History was to deal the Trakehner a nearly fatal blow. The breed has easily recovered from its population being halved during World War I, but in October 1944, as World War II was in its final stages and the Soviets were closing in on the lush and beautiful area around Trakehnen, orders came to evacuate the horses from the Trakehnen Stud. About 800 of the best hoses were hastily transferred both by rail and by foot but unfortunately they did not go far enough west. Most of them, together with all their documentation, eventually fell into the hands of the Russian occupation forces and were shipped to Russia, to be lost to the breed forever. The private breeders, however. were determined to save their valuable horses. What followed was a horror story that went down in history as 'The Trek''. Hitching their precious breeding stock to wagons laden with personal possessions and all the feed they could carry these proud East Prussians fled, some 800 horses strong. They were mostly women, children and elderly people and they were leaving their whole lives, bringing along only what their wagons could carry. It was the dead of winter, Snow was deep on the ground, and the broodrnares were heavy with foal. Many horses were left behind to be claimed by the advancing Soviets and many were lost or let loose alone the way to be eventually taken in by the conquering troops or to die.

The East Prussians headed west, literally running for their lives. They could not stop when mares lost their foals or when horses went lame or became ill. Their feed ran out and the horses had to live on what they could scavenge along the way, For two and a half months and 600 miles the nightmare continued, while the refugees were constantly pursued by the Soviet troops. At one time it looked like the East Prussians had reached the end. The Soviets had surrounded them on the shores of the frozen Baltic Sea. The only escape was across the treacherous expanse of ice, so across they went - at times knee deep in water covering the ice - galloping to stay ahead of the ice breaking behind them. If they dared to stop or attempt to dodge the fire of the Russian planes overhead, they were doomed to sink helplessly into the freezing water. Many did not make it across.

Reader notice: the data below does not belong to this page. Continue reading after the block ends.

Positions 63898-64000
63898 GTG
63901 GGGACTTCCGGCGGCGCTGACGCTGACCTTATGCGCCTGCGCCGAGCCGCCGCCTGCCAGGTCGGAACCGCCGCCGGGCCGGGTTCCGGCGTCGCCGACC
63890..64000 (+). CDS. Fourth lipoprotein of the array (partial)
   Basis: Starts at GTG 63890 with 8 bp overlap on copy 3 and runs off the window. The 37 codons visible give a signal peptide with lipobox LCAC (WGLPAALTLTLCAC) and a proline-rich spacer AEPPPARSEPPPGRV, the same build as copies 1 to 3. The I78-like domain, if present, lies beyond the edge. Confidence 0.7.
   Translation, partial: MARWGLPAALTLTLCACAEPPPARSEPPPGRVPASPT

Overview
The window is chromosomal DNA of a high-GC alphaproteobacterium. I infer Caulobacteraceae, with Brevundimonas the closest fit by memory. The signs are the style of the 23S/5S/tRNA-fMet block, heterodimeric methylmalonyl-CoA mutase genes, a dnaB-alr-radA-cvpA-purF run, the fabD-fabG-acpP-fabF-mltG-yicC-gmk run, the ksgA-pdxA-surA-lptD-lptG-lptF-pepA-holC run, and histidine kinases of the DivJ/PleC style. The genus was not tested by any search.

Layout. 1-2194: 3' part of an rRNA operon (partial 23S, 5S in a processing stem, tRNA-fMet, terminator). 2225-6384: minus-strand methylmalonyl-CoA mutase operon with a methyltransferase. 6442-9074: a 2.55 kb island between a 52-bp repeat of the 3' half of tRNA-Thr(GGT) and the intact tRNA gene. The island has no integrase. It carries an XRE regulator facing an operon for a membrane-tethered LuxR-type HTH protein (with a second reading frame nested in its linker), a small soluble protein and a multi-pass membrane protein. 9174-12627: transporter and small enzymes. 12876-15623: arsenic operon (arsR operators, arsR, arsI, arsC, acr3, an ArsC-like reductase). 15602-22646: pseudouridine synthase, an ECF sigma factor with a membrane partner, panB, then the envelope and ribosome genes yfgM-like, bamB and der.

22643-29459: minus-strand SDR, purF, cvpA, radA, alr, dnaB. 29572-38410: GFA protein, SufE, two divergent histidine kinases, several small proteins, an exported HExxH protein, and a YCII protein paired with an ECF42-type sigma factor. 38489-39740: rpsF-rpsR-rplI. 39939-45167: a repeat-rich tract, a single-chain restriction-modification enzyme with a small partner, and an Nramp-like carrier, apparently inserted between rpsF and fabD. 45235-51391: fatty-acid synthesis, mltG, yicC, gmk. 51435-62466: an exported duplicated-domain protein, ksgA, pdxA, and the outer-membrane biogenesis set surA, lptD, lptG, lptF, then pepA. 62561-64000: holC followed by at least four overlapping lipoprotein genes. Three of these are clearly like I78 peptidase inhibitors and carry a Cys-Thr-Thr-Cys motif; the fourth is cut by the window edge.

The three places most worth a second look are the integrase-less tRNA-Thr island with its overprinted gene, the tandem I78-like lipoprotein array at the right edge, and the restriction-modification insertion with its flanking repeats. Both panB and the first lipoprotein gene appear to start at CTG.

At last the survivors limped into West Germany, the once proud and beautiful 800 horses reduced to less than 100 pitiful skeletons, carrying wounds from shrapnel. Only the hardiest had survived. The next decade was spent re-establishing the breed in the West. In October, 1947, the West German Association of Breeders and Friends of the Warmblood Horse of Trakehner Origin, today known as the "Trakehner Verband" was formed, replacing the East Prussian Stud Book Society.

Horses that had fled to the West were spread out all over Germany and only a few hundred Trakehner horses of the original 80,000 in East Prussia were available by the time the rebuilding process began. for though between the Trek and various other evacuation attempts almost 1000 horses had actually reached the safety of West Germany, most of them were eventually lost to the breed. However these horses became the founders of today' s Trakehner horse-a very hardy breed.